Single-Issue Voting — Again

There was a time when I considered myself substantially a single-issue voter, and that single issue was abortion. But then a smart guy infuriated me by insisting that the Republicans were insincerely "playing" anti-abortion voters with anti-abortion rhetoric. The guy had some political baggage that gave me a second reason to discount his opinion — besides, that is, not wanting to look like a fool to myself.

Whether before or after that encounter, I began noticing GOP fools or rogues, quite unsuitable for high office, regardless of what they said about abortion. And less than three years after my infuriating encounter, I repudiated the GOP for unrelated reasons.

The GOP hasn’t gotten any better, but they got my votes more often than not.

Now details have emerged on exactly what Trump was up to on January 6 when the crowd he enfrenzied rioted in the Capitol, calling for Mike Pence, for whom a gallows had been prepared: Trump was executing a plan by a sociopath named John Eastman (who certainly should be expelled from the Federalist Society for this stunt) to "legally" steal the election through ambiguities of the Electoral Count Act of 1887. See here, here, here and probably many other places.

It’s appalling.

After laying the factual predicate from November 3 to present, ranging from death threats to officials with integrity to absurdities like the Ohio GOP censuring a Michigan Congressman, Mona Charen summarizes her (and my) feelings:

So there really is only a single issue I will vote on in 2021—truth. The Republican party, in Washington and nationally, has become a conspiracy of liars. As such, it threatens the stability of the republic. Even a seemingly inoffensive candidate like Glenn Youngkin has given aid and comfort to this sinister agenda by stressing “election integrity” in his campaign. It doesn’t change a thing to reflect that he’s almost certainly insincere. He stopped talking about it after winning the primary, suggesting that all the “integrity” talk was just a sop to MAGA voters. Still, a victory for him will send a message that the Republican party is normal again, a party that good people can support.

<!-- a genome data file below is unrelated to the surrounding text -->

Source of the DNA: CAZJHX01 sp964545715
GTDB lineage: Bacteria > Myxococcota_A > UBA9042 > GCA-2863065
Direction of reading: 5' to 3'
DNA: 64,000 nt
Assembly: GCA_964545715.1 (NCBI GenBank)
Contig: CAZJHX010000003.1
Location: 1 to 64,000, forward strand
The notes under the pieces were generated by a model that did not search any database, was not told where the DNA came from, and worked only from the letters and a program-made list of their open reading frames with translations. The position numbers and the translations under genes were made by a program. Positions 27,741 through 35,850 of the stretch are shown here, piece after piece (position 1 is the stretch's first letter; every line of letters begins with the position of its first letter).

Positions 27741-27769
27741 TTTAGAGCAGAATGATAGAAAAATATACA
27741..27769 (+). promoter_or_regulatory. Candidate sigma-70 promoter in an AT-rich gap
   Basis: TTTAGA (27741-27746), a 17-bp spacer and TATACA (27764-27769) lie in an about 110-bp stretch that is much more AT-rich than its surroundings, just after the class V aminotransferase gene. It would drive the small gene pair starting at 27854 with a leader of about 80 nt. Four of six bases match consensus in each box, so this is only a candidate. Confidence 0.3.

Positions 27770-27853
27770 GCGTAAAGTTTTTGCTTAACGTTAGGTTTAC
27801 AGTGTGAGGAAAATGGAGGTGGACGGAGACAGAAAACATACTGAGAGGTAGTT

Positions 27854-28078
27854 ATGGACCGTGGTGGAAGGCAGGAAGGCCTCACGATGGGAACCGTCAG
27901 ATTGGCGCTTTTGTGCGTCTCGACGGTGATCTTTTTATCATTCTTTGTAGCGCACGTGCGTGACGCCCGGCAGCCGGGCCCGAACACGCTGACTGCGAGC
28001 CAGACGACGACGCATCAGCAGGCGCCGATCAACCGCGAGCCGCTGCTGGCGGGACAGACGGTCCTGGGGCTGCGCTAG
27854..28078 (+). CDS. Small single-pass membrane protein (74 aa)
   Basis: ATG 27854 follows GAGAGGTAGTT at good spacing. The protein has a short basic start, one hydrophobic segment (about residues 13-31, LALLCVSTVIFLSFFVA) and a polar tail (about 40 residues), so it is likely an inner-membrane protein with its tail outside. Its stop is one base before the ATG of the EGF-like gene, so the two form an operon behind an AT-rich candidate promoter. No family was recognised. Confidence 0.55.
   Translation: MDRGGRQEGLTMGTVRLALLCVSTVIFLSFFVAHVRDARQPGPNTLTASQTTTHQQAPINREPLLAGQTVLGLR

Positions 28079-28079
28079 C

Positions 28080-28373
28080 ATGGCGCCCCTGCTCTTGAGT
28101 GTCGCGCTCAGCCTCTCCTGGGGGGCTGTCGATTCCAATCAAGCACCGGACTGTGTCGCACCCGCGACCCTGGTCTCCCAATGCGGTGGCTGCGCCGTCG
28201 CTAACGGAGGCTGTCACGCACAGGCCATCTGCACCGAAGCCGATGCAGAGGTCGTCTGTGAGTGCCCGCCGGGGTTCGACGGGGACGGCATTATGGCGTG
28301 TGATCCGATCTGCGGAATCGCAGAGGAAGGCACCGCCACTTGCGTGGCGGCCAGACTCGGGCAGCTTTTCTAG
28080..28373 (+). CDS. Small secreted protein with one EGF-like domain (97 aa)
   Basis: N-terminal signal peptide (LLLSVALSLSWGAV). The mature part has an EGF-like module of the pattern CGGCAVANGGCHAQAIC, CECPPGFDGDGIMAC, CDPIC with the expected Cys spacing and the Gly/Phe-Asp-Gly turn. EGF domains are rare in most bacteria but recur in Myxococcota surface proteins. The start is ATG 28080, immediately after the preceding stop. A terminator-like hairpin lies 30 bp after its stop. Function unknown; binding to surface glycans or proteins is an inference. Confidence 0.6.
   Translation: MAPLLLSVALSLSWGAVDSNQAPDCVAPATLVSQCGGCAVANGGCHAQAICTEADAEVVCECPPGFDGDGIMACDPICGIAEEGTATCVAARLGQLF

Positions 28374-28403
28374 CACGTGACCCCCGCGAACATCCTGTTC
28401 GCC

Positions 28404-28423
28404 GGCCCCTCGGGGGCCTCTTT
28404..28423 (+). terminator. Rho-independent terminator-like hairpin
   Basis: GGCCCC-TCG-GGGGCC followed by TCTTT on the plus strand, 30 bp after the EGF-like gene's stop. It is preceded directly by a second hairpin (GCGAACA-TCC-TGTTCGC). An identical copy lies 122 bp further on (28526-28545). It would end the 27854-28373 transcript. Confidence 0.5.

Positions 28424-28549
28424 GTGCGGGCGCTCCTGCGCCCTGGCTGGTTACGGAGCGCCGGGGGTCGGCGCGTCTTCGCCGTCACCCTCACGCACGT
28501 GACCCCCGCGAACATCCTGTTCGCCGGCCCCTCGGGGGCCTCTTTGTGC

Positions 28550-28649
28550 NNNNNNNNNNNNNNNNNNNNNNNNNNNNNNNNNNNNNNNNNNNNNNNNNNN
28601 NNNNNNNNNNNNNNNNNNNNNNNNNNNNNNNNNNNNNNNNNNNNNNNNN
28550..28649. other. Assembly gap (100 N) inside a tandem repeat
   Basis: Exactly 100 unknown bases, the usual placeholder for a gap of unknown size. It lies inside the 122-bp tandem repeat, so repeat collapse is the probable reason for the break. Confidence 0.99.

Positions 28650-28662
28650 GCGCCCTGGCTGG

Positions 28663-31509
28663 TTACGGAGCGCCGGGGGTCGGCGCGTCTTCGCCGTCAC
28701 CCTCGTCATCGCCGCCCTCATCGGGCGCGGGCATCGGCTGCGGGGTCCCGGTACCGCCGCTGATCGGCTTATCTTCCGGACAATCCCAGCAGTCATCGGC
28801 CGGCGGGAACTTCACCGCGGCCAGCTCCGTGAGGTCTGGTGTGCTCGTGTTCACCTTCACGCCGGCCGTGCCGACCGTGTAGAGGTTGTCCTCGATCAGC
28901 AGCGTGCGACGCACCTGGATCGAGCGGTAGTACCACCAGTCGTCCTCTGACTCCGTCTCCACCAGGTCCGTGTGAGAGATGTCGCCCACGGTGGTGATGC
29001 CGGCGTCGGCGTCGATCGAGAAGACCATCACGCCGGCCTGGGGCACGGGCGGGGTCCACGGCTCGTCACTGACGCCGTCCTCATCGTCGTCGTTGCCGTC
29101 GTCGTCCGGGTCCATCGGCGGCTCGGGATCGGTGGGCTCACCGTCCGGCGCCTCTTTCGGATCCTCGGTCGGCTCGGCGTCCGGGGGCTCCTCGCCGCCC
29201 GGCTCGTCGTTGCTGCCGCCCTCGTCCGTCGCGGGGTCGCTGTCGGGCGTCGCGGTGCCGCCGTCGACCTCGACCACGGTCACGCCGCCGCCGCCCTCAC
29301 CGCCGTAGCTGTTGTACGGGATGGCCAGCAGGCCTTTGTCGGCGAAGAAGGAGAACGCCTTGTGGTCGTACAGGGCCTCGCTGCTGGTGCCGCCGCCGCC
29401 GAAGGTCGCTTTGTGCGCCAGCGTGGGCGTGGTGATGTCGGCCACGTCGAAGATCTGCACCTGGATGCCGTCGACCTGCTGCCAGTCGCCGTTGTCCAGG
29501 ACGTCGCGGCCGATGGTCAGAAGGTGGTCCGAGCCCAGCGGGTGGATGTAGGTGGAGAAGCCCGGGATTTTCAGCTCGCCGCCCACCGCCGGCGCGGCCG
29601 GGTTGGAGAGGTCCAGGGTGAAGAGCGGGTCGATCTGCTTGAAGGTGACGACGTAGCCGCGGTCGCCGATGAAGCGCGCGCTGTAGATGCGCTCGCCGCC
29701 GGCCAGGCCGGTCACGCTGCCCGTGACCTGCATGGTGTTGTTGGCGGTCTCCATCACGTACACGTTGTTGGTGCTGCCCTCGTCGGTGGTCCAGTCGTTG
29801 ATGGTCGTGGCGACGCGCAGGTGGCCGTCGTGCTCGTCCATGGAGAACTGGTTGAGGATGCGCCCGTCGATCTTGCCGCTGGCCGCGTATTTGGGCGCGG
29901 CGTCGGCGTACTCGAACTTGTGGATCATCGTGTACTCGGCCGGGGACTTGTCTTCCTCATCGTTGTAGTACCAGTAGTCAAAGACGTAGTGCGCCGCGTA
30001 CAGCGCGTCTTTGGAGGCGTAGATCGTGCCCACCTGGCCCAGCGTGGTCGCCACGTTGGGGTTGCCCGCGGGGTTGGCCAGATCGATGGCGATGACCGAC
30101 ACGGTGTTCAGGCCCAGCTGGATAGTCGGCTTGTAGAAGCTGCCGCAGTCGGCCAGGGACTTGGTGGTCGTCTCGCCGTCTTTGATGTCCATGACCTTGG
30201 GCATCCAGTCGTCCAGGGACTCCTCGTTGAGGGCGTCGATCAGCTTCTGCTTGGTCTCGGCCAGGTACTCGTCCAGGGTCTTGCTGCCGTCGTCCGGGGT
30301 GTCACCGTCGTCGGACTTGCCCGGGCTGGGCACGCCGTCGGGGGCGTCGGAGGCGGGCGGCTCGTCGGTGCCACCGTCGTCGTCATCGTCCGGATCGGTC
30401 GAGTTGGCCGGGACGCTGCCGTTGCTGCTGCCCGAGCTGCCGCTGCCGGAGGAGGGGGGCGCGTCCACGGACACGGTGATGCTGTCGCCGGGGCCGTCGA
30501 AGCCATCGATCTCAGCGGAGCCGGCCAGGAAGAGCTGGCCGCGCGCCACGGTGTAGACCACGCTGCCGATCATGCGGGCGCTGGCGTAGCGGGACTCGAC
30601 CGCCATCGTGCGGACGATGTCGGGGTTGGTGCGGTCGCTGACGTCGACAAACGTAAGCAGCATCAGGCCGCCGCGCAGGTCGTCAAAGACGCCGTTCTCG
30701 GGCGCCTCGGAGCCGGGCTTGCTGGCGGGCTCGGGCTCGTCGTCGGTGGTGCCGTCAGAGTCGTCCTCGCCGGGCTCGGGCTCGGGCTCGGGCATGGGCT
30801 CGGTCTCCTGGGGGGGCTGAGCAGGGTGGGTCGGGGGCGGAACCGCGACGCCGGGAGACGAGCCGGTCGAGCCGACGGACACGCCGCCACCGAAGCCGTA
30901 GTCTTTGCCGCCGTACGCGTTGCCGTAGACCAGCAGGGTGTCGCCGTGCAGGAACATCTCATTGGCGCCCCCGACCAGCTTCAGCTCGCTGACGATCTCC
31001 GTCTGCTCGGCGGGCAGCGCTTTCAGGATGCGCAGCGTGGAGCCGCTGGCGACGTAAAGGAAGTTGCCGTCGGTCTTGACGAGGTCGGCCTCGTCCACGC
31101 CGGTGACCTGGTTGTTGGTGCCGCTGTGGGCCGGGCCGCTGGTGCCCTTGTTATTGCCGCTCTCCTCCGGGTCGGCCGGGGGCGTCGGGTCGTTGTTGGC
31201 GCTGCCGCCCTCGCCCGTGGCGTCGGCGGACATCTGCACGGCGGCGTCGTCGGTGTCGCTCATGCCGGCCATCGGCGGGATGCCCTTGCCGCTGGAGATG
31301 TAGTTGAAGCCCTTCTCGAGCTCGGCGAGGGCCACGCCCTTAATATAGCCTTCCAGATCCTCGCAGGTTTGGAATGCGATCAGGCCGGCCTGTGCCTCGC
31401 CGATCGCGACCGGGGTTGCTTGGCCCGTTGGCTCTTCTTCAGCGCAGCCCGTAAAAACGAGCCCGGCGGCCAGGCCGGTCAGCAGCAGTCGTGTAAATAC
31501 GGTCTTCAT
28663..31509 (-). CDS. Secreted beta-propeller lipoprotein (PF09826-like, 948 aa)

It’s not. It’s a cult dedicated to lying, rewarding liars, and punishing truth tellers. I won’t vote for it.

Me neither. When I can’t vote for Democrats (i.e., most of the time), I’ll be voting third party or abstaining.


You can read most of my more impromptu stuff at here. It should work in your RSS aggregator, like Feedly, should you want to make a habit of it.

Politically homeless (and more)

Where is my political home?

David French was at the top of his game as a socio-legal pundit Sunday. It’s hard to know what to excerpt, and you really should read it all.

But excerpt I feel I must.

After registering his concerns with the new Texas abortion law, he turns "meta":

I don’t think most Americans appreciate how much the debate over abortion has changed in the last thirty years of American life. Two changes are particularly important. One is profoundly negative, and the other is extraordinarily positive.

First, the legal and political debate over abortion has become purely partisan at exactly the time when our nation’s profound polarization means that party affiliation is becoming central to millions of Americans’ personal identities.

Thirty years ago there was a robust pro-life wing of the Democratic Party. Even 15 years ago, when I moved back to Tennessee, my congressman was a proudly pro-life Democrat. My heavily Republican district voted him out in 2010. It preferred a “pro-life” candidate who faced evidence that he tried to pressure a girlfriend to abort their child and supported his ex-wife’s two abortions.

And now? Elected pro-life Democrats are very, very hard to find. Even worse, as the parties move away from each other on a host of important political issues—and as the GOP continues to embrace Donald Trump and his ethos and contains an ever-expanding coalition of cranks and radicals—it is increasingly difficult to ask Democrats to lend any aid and comfort to a party that they find unmoored from even basic decency, integrity, and truth itself.

Or, as I’ve heard so many believers from many faiths say: “I’m pro-life, and I want the law to protect the unborn. I welcome refugees. I want to address the contemporary reality and persistent legacy of racism. I want politicians to be people of good character and fundamental integrity. Where do I go? Where is my home?

(Emphasis added) Abortion was not my personal breaking point with the GOP, but I spent at least a decade politically homeless, and my new home is a third party (and ipso facto quixotic).

Third Commandment?! Is that old thing still around!?

My plea to my fellow Christians: If you insist on refusing the vaccine, that is your right. But please do not bring God into it. Doing so is the very definition of violating the Third Commandment, “Thou shalt not take the name of the Lord thy God in vain.”

Curtis Chang, Christian Exemptions to Vaccine Mandates Lack Sound Basis – The New York Times

The reader, the author, and the young traveler